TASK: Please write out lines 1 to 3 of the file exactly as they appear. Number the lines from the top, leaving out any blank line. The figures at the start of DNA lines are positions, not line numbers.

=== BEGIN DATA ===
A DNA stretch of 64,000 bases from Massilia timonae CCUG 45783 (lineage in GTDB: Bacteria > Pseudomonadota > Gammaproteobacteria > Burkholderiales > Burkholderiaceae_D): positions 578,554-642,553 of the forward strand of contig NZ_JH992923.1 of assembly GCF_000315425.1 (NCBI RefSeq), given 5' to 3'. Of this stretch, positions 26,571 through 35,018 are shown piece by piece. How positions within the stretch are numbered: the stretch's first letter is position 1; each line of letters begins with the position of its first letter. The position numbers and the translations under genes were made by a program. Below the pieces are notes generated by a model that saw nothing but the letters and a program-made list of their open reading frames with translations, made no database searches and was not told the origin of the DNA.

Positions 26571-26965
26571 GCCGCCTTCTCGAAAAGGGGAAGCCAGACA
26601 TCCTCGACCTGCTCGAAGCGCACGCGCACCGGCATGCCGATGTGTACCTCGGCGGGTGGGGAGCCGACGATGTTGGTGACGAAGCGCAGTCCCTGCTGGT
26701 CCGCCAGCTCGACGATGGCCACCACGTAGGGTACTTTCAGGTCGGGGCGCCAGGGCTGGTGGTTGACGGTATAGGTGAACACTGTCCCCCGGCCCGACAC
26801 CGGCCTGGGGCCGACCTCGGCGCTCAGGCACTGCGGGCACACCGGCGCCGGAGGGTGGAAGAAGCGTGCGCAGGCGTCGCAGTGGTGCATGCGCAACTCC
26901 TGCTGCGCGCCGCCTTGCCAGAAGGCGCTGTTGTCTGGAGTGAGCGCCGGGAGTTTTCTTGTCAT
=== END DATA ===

A DNA stretch of 64,000 bases from Massilia timonae CCUG 45783 (lineage in GTDB: Bacteria > Pseudomonadota > Gammaproteobacteria > Burkholderiales > Burkholderiaceae_D): positions 578,554-642,553 of the forward strand of contig NZ_JH992923.1 of assembly GCF_000315425.1 (NCBI RefSeq), given 5' to 3'. Of this stretch, positions 26,571 through 35,018 are shown piece by piece. How positions within the stretch are numbered: the stretch's first letter is position 1; each line of letters begins with the position of its first letter. The position numbers and the translations under genes were made by a program. Below the pieces are notes generated by a model that saw nothing but the letters and a program-made list of their open reading frames with translations, made no database searches and was not told the origin of the DNA.

Positions 26571-26965
26571 GCCGCCTTCTCGAAAAGGGGAAGCCAGACA